Look around, wherever you are in Atlanta.
Big Brother may not be watching you just yet, but he may be soon on the way. And, it is all in the name of public safety.
Atlanta Police Chief George Turner has a goal for 2011 of beginning to set up a central monitoring center for the thousand-plus public and private surveillance cameras around the city. The cameras, he says, will help police fight crime.
“The camera system that has been in operation in Buckhead for probably eight or nine years has been a great resource the community,” Turner told a group of about 100 attending the January breakfast meeting of the Buckhead Business Association.
He said Atlanta has cameras throughout the city, but they are decentralized.
“If you look at what cities are doing around America that are successful, they are driving that feed to one centralized location,” Turner said. “You have professionals that are viewing those camera feeds and providing some crime prevention, as well as detection, that is available to route those resources to detectives that are trying to determine the individuals who have committed a crime.
“We will be setting up a robust central point for all those feeds—private and public cameras—to be driven to one centralized location.”
Turner said Atlanta’s “911 center on Peachtree Street will allow all the cameras that we are talking about, as well as a number of public cameras that we will be standing up to go through a centralized location. Ultimately, we will be able to have a professional monitoring those with a lot of analytics to allow us to monitor these thousands of cameras and be able to bring additional resources to those neighborhoods and business areas.”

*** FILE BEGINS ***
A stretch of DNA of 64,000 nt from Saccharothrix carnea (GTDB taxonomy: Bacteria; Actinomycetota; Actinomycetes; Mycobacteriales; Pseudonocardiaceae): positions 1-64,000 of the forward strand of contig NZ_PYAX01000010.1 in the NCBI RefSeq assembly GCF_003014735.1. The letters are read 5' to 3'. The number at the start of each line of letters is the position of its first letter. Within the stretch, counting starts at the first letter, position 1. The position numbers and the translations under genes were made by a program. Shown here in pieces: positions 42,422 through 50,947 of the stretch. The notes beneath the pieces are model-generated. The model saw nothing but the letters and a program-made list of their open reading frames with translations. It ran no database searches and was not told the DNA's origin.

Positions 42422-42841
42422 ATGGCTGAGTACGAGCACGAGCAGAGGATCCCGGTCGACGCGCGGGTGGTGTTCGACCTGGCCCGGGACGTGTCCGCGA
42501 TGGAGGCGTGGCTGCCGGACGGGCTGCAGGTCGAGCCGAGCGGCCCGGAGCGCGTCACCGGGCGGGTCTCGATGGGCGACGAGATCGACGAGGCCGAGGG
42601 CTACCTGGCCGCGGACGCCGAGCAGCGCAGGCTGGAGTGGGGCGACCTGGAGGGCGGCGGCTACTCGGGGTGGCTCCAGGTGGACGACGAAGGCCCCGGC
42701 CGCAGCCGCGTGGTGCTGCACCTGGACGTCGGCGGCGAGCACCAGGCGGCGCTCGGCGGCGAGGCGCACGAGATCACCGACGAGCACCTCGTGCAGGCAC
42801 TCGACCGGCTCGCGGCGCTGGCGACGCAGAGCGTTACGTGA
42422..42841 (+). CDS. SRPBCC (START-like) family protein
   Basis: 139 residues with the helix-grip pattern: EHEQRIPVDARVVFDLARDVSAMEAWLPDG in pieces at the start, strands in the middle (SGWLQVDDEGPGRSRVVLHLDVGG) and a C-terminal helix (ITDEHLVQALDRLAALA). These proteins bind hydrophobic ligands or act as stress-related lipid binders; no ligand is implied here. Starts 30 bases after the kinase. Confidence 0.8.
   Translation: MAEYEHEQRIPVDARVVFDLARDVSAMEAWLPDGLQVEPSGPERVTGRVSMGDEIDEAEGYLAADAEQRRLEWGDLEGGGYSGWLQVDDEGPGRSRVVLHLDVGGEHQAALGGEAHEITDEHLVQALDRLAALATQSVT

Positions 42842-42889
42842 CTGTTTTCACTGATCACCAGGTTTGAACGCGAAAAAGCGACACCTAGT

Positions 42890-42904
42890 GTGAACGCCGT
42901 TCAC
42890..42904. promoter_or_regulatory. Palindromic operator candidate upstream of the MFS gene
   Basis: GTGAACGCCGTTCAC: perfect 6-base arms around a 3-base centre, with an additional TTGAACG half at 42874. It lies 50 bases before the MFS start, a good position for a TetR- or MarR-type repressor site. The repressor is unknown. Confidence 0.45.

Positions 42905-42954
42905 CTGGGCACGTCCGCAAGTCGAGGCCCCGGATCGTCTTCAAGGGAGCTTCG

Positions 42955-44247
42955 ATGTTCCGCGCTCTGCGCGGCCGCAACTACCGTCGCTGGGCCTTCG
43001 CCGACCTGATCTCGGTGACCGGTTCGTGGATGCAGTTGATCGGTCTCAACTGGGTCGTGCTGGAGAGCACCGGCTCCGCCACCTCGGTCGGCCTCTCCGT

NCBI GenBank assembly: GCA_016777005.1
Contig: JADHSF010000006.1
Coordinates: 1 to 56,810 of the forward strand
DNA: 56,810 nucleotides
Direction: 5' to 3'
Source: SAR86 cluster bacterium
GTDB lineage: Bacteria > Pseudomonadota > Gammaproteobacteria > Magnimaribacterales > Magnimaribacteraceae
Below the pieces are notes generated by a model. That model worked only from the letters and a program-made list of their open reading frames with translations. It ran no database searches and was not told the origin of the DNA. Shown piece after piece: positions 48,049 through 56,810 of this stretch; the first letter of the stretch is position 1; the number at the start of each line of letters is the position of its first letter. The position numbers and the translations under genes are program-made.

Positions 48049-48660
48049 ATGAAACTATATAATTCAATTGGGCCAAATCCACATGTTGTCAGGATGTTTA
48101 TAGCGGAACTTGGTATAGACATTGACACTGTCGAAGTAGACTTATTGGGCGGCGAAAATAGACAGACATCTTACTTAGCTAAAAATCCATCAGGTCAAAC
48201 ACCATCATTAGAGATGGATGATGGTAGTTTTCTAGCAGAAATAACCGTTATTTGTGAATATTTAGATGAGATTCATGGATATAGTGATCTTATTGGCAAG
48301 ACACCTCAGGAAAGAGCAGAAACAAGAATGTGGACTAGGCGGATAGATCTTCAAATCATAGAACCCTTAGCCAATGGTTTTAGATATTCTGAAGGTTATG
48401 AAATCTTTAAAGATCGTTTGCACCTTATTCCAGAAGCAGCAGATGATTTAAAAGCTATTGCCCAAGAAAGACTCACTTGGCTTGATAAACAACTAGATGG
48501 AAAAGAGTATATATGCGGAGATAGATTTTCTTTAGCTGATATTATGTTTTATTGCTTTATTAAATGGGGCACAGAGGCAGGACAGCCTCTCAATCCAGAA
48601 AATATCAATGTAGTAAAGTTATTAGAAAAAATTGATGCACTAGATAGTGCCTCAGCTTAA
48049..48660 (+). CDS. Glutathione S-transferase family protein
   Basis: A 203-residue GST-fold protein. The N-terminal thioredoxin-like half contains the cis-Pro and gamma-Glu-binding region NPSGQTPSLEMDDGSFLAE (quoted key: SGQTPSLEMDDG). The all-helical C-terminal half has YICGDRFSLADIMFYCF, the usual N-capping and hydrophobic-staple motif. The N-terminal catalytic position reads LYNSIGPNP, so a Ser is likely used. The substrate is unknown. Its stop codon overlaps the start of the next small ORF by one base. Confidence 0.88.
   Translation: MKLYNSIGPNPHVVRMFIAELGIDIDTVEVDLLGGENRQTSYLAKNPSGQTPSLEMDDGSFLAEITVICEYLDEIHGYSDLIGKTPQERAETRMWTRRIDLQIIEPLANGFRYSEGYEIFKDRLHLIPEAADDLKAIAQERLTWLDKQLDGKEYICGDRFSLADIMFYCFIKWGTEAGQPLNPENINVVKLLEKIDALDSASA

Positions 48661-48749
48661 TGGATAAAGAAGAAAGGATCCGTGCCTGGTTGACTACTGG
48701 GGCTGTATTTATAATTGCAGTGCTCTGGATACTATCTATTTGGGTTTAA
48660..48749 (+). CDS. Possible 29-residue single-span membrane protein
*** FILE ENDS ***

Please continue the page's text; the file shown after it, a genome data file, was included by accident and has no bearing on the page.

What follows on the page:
The police chief said it also “will give us an opportunity to drive a feed to the responding officer so we can see exactly what he is going into. That is our ultimate goal,” he stated.
Turner said the city is doing everything it can to model the system after one that has been successful in Chicago.
“Chicago has deployed in their crime detection center some 10,000 cameras that they monitor,” he said. “Out of the 10,000 cameras that they monitor, maybe 2,500 are public cameras. The majority of those cameras are at private entities and are fed into the monitoring center.”
He said the Chicago system allows authorities to detect and send officers information they need to make decisions to respond to 911 calls.
Continuing on the subject of 911 calls, Turner said the 911 center receives 1.2 million calls annually and that “maybe 300,000 of those calls are dispatched.”
He said the rest of the calls are either not emergencies or are simply “information calls.”
Turner said other large cities have 311 call centers to answer general information calls. Atlanta does not yet have a 311 center.
“The mayor has put up some additional dollars in the budget for a study to look at starting up a 311 center,” Turner said. “That is going to be critical to our [responses] to emergencies throughout the city.”